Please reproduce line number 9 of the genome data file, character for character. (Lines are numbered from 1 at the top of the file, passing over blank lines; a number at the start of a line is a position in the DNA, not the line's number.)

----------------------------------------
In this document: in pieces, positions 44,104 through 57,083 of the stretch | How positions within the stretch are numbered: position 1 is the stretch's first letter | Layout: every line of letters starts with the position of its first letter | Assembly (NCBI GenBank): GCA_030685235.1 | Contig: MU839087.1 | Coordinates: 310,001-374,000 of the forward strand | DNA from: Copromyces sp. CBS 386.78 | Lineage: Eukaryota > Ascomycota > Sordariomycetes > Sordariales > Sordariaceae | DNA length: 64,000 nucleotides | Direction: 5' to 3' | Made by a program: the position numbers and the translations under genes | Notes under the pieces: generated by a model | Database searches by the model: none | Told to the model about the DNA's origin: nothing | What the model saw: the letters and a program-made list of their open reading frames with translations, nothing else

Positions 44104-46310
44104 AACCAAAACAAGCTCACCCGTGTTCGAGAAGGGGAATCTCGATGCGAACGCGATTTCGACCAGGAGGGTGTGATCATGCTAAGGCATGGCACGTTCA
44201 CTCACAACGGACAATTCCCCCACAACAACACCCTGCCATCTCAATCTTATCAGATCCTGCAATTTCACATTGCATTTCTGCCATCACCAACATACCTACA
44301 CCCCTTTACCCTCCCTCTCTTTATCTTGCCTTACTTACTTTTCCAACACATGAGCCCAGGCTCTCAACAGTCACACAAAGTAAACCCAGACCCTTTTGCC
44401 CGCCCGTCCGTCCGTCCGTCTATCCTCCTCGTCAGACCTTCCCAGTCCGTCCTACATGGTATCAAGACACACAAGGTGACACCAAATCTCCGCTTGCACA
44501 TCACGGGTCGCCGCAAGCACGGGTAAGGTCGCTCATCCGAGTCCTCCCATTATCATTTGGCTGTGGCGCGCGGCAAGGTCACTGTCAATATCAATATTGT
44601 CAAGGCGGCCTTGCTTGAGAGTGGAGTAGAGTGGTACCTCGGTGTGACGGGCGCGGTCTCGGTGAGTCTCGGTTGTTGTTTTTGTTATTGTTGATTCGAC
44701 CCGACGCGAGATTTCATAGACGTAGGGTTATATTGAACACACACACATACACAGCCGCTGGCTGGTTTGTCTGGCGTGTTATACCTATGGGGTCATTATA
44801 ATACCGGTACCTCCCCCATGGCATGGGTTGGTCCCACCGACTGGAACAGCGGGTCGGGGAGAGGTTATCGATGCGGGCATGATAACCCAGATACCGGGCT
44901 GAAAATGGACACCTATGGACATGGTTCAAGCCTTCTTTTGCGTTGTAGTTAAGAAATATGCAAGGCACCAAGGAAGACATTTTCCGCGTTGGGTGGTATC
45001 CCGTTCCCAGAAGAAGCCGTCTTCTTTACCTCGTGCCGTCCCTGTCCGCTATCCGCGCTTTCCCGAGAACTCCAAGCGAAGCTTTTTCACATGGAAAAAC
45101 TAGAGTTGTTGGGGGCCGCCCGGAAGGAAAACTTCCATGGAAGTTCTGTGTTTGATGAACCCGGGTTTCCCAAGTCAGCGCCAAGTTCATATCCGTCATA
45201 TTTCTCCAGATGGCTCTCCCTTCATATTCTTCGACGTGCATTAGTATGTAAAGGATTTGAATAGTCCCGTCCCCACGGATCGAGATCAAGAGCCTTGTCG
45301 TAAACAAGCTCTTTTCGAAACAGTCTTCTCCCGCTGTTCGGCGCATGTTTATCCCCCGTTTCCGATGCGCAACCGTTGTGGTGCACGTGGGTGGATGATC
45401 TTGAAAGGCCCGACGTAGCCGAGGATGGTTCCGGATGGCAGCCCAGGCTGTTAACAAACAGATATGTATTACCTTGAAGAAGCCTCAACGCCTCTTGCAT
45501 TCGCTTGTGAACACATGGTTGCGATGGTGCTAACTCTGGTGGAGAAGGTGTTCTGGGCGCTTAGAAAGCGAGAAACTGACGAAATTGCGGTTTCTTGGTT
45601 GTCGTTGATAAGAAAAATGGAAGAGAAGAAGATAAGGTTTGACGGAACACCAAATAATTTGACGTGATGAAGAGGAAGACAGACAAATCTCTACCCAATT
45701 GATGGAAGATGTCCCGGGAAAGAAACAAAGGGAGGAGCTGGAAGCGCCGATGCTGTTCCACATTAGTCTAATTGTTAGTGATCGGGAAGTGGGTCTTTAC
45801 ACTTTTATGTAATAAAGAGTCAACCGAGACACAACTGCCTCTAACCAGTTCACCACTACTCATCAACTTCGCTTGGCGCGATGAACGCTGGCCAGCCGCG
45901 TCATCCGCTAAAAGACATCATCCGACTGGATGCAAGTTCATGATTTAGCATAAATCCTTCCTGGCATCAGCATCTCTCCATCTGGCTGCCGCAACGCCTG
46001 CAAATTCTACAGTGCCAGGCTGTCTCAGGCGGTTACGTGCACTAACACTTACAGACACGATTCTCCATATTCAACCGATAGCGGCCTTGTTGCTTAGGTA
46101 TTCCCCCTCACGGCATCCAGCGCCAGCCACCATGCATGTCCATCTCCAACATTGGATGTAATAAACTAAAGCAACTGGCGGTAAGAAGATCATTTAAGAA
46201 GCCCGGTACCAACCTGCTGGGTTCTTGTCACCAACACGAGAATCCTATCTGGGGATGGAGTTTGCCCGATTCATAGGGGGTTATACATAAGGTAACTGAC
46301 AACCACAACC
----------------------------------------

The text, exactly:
44701 CCGACGCGAGATTTCATAGACGTAGGGTTATATTGAACACACACACATACACAGCCGCTGGCTGGTTTGTCTGGCGTGTTATACCTATGGGGTCATTATA